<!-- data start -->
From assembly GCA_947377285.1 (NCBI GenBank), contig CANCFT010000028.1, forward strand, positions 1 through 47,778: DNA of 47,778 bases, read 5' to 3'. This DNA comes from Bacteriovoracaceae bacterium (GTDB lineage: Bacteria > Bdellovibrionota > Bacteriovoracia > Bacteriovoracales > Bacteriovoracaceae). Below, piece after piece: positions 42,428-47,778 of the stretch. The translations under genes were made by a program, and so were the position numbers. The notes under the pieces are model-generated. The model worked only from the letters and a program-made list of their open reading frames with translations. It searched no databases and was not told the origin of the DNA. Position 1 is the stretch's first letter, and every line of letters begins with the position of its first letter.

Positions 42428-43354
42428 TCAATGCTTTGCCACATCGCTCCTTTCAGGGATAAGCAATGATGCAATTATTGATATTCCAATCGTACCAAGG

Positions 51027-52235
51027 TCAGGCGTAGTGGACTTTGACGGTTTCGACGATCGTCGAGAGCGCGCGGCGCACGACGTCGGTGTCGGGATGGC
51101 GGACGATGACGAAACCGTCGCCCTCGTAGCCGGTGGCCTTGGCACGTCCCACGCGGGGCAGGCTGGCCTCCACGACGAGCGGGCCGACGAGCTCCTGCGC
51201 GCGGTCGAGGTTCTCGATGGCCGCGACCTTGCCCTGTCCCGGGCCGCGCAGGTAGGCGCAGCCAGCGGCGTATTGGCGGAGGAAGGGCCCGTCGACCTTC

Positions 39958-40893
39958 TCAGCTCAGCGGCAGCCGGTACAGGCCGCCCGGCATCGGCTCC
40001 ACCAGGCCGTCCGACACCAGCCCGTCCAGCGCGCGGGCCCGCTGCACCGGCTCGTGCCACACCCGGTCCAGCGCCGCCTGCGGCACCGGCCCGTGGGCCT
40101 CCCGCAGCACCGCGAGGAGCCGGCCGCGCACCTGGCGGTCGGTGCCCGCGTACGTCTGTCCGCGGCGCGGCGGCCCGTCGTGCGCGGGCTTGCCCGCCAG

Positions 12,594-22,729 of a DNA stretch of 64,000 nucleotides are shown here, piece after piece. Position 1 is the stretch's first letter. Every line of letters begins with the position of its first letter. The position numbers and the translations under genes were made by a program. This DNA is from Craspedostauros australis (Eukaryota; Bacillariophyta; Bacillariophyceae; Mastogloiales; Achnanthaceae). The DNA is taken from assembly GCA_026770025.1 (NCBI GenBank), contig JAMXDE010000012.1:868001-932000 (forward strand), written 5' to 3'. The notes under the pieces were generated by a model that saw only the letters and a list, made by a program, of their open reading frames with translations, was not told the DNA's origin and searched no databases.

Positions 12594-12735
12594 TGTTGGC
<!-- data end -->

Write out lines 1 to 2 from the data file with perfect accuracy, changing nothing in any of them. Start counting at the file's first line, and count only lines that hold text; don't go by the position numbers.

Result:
From assembly GCA_947377285.1 (NCBI GenBank), contig CANCFT010000028.1, forward strand, positions 1 through 47,778: DNA of 47,778 bases, read 5' to 3'. This DNA comes from Bacteriovoracaceae bacterium (GTDB lineage: Bacteria > Bdellovibrionota > Bacteriovoracia > Bacteriovoracales > Bacteriovoracaceae). Below, piece after piece: positions 42,428-47,778 of the stretch. The translations under genes were made by a program, and so were the position numbers. The notes under the pieces are model-generated. The model worked only from the letters and a program-made list of their open reading frames with translations. It searched no databases and was not told the origin of the DNA. Position 1 is the stretch's first letter, and every line of letters begins with the position of its first letter.

Positions 42428-43354